News & Insights

28.11.20

YGN Futuresight – Enhanced Skills Leadership, NSSG

It is the YGN's role, as part of the professional body for the nuclear sector, to look ahead, to envisage a better world and a future in which our members and our industry will flourish. A large part of this involves collaborating with industry to help shape the future of our sector.

The Nuclear Sector Deal (NSD) was published in June 2018 and is part of the UK Government’s Industrial Strategy. The Deal sets out the vision for growth of the nuclear industry in the UK with closer collaboration between the industry and Government and is based on five elements. The Nuclear Skills Strategy Group (NSSG), as the Nuclear Industry Skills lead, has been tasked with delivering the People element of the NSD.

The YGN’s mission is “to encourage, develop & inspire the UK’s early career nuclear professionals”. One way in which we strive to meet our mission is by working with the NSSG as a delivery partner for the People element of the NSD. In November 2019, the YGN supported the call for YGN Shadow Theme Leads to work with the existing theme owners at the NSSG and develop the delivery plan for each of the theme areas under People. It has been fantastic to see the Shadow Theme Leads getting involved in supporting the work of the NSSG. This has brought diversity of thought and challenge to the group and is a valuable opportunity for personal and professional development in a leadership role. We plan to develop our relationship with the Shadow Theme Leads to ensure that the outcomes of the NSSG workstreams reflect the YGN’s purpose, to ensure that our exciting industry makes inspiring opportunities accessible to young people

As part of the YGN Futuresight series, we asked the Shadow Theme Leads to tell us more about the exciting plans they have in place for delivering the NSD targets. In this article, Georgina Hines, Policy Analyst at the Nuclear Industry Association, shares with us future plans for her theme area: Enhanced Skills Leadership.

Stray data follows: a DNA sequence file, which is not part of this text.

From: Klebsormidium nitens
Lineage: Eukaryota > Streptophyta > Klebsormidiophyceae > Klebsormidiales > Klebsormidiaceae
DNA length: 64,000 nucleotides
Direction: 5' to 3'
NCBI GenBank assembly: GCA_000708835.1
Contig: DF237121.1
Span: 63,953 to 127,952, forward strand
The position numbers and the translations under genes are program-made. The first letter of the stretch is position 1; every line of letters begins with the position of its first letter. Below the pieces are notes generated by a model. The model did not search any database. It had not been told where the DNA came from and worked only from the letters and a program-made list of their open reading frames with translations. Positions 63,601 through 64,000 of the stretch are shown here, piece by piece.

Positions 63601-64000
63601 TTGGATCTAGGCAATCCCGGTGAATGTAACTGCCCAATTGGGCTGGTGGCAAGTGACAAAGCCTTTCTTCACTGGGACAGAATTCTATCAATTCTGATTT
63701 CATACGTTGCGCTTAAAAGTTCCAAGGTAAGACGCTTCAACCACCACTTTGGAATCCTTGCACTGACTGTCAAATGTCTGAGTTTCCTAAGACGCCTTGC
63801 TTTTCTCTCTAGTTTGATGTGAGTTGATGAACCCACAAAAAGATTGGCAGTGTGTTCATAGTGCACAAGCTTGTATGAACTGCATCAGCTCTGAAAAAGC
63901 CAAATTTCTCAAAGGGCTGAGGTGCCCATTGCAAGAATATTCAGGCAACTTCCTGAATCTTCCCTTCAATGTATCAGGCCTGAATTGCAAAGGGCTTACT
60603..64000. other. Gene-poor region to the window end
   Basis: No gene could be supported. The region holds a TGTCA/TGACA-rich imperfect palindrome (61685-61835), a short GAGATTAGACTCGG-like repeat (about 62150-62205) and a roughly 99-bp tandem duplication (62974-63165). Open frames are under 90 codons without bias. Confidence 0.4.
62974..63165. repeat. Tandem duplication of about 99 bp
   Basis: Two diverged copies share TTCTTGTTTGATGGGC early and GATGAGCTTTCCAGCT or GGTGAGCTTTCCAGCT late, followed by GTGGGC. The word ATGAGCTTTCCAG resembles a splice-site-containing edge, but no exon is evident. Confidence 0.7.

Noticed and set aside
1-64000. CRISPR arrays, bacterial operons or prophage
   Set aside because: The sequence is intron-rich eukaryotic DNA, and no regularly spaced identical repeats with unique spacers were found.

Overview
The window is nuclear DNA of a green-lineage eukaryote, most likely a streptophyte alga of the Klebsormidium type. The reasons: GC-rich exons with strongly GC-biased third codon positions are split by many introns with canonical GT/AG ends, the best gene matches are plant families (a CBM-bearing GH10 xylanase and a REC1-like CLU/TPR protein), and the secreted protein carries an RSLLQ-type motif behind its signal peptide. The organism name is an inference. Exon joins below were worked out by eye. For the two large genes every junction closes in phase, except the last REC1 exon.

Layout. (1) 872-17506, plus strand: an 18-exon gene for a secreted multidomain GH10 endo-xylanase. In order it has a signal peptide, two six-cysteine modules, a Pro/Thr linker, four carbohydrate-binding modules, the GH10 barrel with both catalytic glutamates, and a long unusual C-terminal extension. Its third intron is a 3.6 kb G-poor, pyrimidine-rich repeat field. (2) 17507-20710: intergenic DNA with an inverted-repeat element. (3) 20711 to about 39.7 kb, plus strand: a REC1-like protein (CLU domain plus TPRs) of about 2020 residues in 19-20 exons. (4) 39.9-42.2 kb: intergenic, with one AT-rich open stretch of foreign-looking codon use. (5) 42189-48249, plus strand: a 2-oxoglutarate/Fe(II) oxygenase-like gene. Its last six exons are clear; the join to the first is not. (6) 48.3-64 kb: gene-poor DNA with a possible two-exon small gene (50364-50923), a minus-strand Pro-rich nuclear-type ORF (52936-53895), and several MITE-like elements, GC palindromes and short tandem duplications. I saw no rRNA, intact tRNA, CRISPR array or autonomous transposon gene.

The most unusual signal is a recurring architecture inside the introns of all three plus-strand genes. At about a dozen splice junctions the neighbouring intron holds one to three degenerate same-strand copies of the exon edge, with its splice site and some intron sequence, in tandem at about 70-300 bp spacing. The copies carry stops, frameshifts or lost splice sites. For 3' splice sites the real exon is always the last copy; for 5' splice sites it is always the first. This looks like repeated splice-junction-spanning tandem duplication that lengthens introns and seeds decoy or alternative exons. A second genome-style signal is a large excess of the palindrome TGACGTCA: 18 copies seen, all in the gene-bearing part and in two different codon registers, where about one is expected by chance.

What is important to me?

Now, more than ever, the younger generation are asking this question to themselves. The values we hold are becoming increasingly important in the products we consume, the people we choose to engage with, and the organisations we work for.

A survey done by Amnesty International last year found that climate change was thought to be the most important issue facing the world, voted for by 18-25 year olds. While I have unfortunately just exited this age bracket, it is wholeheartedly something I agree with.

My passion for net zero and fighting climate change is one of the reasons I applied to work at the Nuclear Industry Association - knowing that I would be making a difference to this cause is exactly what I needed. It is a sentiment shared by many of my equals across the nuclear industry, and there is a great amount of enthusiasm from our workforce to communicate how and why our work is important in creating a greener world.

I am not the typical graduate entering the nuclear sector by any stretch of the imagination. Having studied neuroscience at university in the hopes of one day becoming a doctor (this was before I realised my aversion to several bodily fluids), I took a detour and continued my studies, gaining an MSc in Science Communication.

That detour turned out to be the best decision I could have taken, as I have now ended up in the fascinating world of nuclear policy, public affairs and communications – a fast-paced, complex and, at times, challenging area of work.

My unusual background (at least for the nuclear industry) and drive to make a difference led me to apply for a shadowing position in the NSSG, where I am now involved in the delivery of the Enhanced Skills Leadership theme under NSSG Chair Corhyn Parr.